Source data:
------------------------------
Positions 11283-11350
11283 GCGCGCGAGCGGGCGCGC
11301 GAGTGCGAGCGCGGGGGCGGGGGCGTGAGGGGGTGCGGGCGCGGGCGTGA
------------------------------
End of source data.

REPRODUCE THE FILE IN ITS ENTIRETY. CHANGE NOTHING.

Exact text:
Positions 11283-11350
11283 GCGCGCGAGCGGGCGCGC
11301 GAGTGCGAGCGCGGGGGCGGGGGCGTGAGGGGGTGCGGGCGCGGGCGTGA